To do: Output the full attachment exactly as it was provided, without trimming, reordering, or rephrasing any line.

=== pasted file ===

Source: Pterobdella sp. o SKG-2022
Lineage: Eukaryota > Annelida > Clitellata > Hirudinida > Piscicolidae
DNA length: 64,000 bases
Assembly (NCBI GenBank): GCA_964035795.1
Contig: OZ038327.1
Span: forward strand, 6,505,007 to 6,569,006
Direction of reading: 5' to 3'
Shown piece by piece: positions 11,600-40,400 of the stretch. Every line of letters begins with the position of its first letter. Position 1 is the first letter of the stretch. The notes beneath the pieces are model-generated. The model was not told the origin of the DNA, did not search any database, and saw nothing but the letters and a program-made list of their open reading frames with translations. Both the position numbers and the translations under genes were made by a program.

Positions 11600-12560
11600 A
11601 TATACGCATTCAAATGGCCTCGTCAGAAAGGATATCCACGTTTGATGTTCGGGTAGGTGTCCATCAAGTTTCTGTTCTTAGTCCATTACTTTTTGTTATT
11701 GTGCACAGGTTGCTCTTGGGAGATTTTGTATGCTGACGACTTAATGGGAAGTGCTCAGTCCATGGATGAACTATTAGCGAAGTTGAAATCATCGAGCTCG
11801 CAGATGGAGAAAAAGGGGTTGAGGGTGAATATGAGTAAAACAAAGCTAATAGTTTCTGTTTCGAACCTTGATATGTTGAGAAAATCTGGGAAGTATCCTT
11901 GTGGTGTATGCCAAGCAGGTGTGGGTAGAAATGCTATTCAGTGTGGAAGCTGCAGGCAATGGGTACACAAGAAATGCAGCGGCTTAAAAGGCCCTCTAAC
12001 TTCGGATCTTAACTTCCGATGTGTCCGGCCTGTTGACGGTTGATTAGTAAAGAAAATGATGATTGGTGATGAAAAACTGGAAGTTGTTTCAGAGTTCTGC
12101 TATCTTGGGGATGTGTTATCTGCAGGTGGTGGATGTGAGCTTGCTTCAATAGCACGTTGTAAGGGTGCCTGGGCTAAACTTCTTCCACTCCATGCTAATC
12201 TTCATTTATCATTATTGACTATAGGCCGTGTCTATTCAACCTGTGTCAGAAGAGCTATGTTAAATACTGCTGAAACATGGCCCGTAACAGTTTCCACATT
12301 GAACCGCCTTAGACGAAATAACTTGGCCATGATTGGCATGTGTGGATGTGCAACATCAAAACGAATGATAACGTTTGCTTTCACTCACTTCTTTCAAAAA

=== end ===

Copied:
Source: Pterobdella sp. o SKG-2022
Lineage: Eukaryota > Annelida > Clitellata > Hirudinida > Piscicolidae
DNA length: 64,000 bases
Assembly (NCBI GenBank): GCA_964035795.1
Contig: OZ038327.1
Span: forward strand, 6,505,007 to 6,569,006
Direction of reading: 5' to 3'
Shown piece by piece: positions 11,600-40,400 of the stretch. Every line of letters begins with the position of its first letter. Position 1 is the first letter of the stretch. The notes beneath the pieces are model-generated. The model was not told the origin of the DNA, did not search any database, and saw nothing but the letters and a program-made list of their open reading frames with translations. Both the position numbers and the translations under genes were made by a program.

Positions 11600-12560
11600 A
11601 TATACGCATTCAAATGGCCTCGTCAGAAAGGATATCCACGTTTGATGTTCGGGTAGGTGTCCATCAAGTTTCTGTTCTTAGTCCATTACTTTTTGTTATT
11701 GTGCACAGGTTGCTCTTGGGAGATTTTGTATGCTGACGACTTAATGGGAAGTGCTCAGTCCATGGATGAACTATTAGCGAAGTTGAAATCATCGAGCTCG
11801 CAGATGGAGAAAAAGGGGTTGAGGGTGAATATGAGTAAAACAAAGCTAATAGTTTCTGTTTCGAACCTTGATATGTTGAGAAAATCTGGGAAGTATCCTT
11901 GTGGTGTATGCCAAGCAGGTGTGGGTAGAAATGCTATTCAGTGTGGAAGCTGCAGGCAATGGGTACACAAGAAATGCAGCGGCTTAAAAGGCCCTCTAAC
12001 TTCGGATCTTAACTTCCGATGTGTCCGGCCTGTTGACGGTTGATTAGTAAAGAAAATGATGATTGGTGATGAAAAACTGGAAGTTGTTTCAGAGTTCTGC
12101 TATCTTGGGGATGTGTTATCTGCAGGTGGTGGATGTGAGCTTGCTTCAATAGCACGTTGTAAGGGTGCCTGGGCTAAACTTCTTCCACTCCATGCTAATC
12201 TTCATTTATCATTATTGACTATAGGCCGTGTCTATTCAACCTGTGTCAGAAGAGCTATGTTAAATACTGCTGAAACATGGCCCGTAACAGTTTCCACATT
12301 GAACCGCCTTAGACGAAATAACTTGGCCATGATTGGCATGTGTGGATGTGCAACATCAAAACGAATGATAACGTTTGCTTTCACTCACTTCTTTCAAAAA